Studies show that seniors who exercise regularly reduce their risks of falling and improve their bone strength. It takes a combination of weight training, balance exercises and good nutrition. Together, these habits can have physical and psychological effects that improve a senior’s overall health.
Seniors Who Exercise Fall Less
Seniors who exercise are 37 percent less likely to get injured in a fall.
Additionally, seniors who exercise reduce their chances of fall-related broken bones by 61%, and they’re less likely to end up in the hospital due to a fall.
How Bones Change With Age
Bone density decreases with age as bones lose calcium and minerals. The spine can become curved, and bone spurs can develop on the vertebrae. Some seniors might lose height because the trunk and spine shorten. Overall, bones can become more brittle and break more easily.
All of these changes impact not only strength but balance and flexibility.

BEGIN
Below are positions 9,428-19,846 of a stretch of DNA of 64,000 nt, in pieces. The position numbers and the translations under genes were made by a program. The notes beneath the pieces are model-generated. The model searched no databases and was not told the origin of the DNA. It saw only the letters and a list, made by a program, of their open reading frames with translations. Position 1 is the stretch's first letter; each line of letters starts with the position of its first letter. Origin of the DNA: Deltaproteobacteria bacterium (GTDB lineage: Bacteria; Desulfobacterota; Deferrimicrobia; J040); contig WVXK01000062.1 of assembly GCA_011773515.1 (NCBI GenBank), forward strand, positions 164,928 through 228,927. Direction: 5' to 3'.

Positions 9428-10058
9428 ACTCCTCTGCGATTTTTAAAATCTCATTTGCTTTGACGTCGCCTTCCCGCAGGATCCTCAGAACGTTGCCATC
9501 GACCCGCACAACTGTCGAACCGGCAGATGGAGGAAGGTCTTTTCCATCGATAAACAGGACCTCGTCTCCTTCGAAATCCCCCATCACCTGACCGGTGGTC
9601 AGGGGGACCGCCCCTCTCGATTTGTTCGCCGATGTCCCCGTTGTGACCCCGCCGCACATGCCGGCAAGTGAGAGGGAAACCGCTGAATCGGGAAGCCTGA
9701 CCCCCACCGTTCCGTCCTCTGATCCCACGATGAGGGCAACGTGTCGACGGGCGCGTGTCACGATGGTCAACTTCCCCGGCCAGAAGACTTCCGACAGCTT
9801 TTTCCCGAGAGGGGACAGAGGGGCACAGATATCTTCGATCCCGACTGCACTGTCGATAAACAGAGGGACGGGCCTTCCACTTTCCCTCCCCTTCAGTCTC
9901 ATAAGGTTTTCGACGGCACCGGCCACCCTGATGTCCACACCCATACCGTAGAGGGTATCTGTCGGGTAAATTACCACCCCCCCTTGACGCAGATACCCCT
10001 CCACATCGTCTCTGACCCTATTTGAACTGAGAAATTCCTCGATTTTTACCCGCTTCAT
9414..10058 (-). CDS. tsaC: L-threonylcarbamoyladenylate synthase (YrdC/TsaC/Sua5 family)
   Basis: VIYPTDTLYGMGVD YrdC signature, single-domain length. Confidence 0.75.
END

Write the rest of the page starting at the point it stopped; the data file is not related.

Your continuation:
How Seniors Who Exercise Improve Bone Strength
Weight-bearing exercise helps reduce bone loss. Following a regular exercise program, seniors also improve muscle tone and stamina. Seniors who exercise can react more quickly in case of a fall. And their bodies are better equipped to handle the impact if they don’t catch themselves in time.
In addition to bone density, vision or sense of touch may deteriorate with age. So balance training becomes essential as seniors get older. Senior women who exercise with strength and balance exercises on a regular basis are 40% less likely to fall.
Next week we will discuss what exercises work best and how nutrition helps. For more information, contact Answer is Fitness.
A Place for Mom